OXFORD, Miss. — Jaylen Walton ran for a key fourth-quarter touchdown, and No. 10 Ole Miss used a dominant defensive performance to beat Memphis 24-3 on Saturday night.

The Rebels (4-0) are undefeated through four games for the first time since 1970, overcoming a mistake-riddled performance by the offense and special teams.

It was an ugly night for Ole Miss quarterback Bo Wallace, who threw two interceptions and lost a fumble. The senior was 22-of-37 passing for 248 yards and two touchdowns — both to Laquon Treadwell.

Ole Miss led just 7-3 after three quarters. Andrew Fletcher made a 19-yard field goal — after missing his first two attempts earlier in the game — to increase the Rebels’ lead early in the fourth.

Walton’s 23-yard run with 9:34 remaining pushed the advantage to 17-3. Memphis (2-2) managed just 104 total yards.

Kentucky 17, Vanderbilt 7: In Lexington, Ky., Patrick Towles threw a 20-yard touchdown pass and scored on a 1-yard run, and Kentucky made three fourth-quarter interceptions to hold off Vanderbilt to end a 17-game Southeastern Conference losing streak.

Though the Wildcats (3-1, 1-1) sent 56,940 away happy with their first conference win since November 2011 against Tennessee, there was no wild on-field celebration by Kentucky players after escaping the Commodores (1-4, 0-3). Coach Mark Stoops congratulated several players and shook hands with Vanderbilt coach Derek Mason before departing to cheers.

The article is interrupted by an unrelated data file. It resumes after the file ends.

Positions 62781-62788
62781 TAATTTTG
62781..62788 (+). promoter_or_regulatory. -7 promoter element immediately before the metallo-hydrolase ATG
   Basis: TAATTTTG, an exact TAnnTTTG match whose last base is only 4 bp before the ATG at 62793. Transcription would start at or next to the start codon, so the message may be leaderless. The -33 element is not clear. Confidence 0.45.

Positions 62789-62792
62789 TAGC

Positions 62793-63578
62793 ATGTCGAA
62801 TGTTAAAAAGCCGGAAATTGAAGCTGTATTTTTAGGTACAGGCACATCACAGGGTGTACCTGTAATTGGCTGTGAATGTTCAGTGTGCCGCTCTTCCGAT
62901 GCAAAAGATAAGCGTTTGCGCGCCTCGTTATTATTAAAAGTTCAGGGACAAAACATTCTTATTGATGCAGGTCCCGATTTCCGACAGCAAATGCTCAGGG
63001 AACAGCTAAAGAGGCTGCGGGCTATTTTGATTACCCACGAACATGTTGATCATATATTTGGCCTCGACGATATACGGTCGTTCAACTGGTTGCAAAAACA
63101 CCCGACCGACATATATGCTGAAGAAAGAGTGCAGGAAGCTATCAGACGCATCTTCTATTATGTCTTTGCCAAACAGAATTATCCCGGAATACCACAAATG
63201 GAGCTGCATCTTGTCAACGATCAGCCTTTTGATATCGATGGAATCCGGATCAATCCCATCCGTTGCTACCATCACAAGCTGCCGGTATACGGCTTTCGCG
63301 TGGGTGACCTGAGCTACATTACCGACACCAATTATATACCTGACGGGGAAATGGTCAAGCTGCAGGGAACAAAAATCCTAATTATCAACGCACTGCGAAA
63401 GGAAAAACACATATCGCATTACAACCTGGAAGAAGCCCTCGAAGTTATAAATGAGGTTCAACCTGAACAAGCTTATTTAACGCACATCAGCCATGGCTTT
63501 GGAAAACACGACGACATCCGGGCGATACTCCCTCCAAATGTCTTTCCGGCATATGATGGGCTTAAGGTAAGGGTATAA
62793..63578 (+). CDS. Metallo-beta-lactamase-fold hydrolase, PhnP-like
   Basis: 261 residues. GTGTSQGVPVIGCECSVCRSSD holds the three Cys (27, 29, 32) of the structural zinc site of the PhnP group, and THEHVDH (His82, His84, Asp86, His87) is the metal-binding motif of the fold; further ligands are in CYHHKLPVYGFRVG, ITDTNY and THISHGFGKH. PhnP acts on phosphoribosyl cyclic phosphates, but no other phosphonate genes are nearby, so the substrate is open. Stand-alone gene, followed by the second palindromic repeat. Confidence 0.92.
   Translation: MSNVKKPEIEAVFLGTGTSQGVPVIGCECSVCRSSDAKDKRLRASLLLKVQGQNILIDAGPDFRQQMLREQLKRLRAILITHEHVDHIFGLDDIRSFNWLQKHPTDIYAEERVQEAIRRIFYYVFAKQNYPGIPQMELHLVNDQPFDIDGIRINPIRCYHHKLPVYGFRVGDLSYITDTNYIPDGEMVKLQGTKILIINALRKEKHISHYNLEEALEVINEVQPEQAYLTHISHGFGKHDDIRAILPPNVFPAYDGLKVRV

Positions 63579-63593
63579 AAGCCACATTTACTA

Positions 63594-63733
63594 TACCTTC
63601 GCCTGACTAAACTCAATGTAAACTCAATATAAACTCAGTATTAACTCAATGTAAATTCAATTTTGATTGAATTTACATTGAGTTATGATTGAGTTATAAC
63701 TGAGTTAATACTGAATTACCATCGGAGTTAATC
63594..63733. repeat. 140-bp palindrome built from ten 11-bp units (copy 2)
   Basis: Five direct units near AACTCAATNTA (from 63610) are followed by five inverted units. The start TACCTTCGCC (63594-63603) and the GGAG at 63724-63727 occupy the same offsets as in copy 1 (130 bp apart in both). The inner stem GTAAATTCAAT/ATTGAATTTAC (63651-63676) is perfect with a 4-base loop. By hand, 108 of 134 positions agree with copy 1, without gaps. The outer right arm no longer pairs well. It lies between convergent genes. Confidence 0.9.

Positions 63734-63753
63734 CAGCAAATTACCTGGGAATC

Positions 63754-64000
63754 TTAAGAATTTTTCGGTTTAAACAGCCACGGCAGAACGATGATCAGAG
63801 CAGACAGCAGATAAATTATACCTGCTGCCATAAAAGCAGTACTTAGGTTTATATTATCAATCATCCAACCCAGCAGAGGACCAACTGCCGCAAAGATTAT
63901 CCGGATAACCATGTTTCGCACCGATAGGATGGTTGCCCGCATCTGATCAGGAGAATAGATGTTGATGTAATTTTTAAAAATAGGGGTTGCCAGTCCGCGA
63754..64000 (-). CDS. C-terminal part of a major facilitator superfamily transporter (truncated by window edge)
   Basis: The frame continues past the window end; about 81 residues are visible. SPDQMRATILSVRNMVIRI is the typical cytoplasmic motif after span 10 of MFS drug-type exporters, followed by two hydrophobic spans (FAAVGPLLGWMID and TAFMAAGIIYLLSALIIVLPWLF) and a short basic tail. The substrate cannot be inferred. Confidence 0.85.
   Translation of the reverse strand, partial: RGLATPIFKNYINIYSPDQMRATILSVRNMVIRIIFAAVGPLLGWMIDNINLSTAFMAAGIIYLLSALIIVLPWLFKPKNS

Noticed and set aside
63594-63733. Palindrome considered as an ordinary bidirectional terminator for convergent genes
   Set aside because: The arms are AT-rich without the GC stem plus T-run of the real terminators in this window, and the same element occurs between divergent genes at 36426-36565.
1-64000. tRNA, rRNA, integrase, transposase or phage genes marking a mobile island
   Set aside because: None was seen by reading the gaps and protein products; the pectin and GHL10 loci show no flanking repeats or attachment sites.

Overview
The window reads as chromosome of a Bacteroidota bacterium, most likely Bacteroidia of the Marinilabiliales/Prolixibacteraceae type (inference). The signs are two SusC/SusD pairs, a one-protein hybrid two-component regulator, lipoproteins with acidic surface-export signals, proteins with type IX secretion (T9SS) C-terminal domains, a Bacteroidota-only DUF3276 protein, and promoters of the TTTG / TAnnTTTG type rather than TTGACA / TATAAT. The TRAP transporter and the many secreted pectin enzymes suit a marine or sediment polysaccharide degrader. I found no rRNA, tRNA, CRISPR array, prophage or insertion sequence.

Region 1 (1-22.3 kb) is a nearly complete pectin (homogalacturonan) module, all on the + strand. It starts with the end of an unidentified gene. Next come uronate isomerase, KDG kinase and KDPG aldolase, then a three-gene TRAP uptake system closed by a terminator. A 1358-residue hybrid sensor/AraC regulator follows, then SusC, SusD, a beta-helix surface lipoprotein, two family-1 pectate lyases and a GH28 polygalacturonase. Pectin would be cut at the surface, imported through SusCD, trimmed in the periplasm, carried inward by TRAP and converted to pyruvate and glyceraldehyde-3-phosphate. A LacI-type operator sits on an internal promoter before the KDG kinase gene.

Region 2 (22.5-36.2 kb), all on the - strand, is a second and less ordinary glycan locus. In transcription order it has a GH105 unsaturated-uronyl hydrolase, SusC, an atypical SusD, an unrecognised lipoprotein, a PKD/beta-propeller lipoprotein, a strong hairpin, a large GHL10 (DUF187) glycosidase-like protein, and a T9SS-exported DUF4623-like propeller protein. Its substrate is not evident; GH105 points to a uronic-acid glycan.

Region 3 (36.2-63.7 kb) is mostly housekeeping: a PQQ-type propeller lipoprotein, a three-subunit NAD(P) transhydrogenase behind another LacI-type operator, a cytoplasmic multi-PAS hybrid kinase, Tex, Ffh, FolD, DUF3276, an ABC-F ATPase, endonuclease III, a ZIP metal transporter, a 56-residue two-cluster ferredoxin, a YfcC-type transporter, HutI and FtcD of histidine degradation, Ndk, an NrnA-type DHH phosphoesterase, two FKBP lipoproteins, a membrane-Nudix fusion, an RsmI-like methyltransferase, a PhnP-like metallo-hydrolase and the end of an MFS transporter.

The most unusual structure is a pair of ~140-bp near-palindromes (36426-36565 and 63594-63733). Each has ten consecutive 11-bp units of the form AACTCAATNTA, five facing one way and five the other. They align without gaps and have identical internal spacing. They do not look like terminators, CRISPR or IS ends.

All of the game’s scoring came in the first half with Towles doing the work with his arm and feet. He connected with Ryan Timmons to cap a 99-yard, 13-play opening drive, then followed Austin MacGinnis’ 44-yard field goal with a 1-yard sneak just before halftime.

Kentucky’s defense, particularly defensive back Marcus McWilson, A.J. Stamps and Ashely Lowery, kept the Commodores from scoring again with timely pickoffs. The Wildcats held the Commodores to just 57 second-half yards and 139 total, the fewest total yards Kentucky has given up to an SEC opponent since Vanderbilt had 91 in 1996.

Towles completed 23 of 30 passes for 201 of Kentucky’s 384 yards but lost a fourth-quarter fumble and had a second-quarter interception returned 13 yards by Darrius Sims for Vanderbilt’s only points. He was also sacked four times.

Despite Kentucky’s inconsistent performance, the victory still was an encouraging step forward for a program seeking respectability after consecutive 2-10 seasons.

That disappointing yet thrilling loss stirred its fan base enough to gobble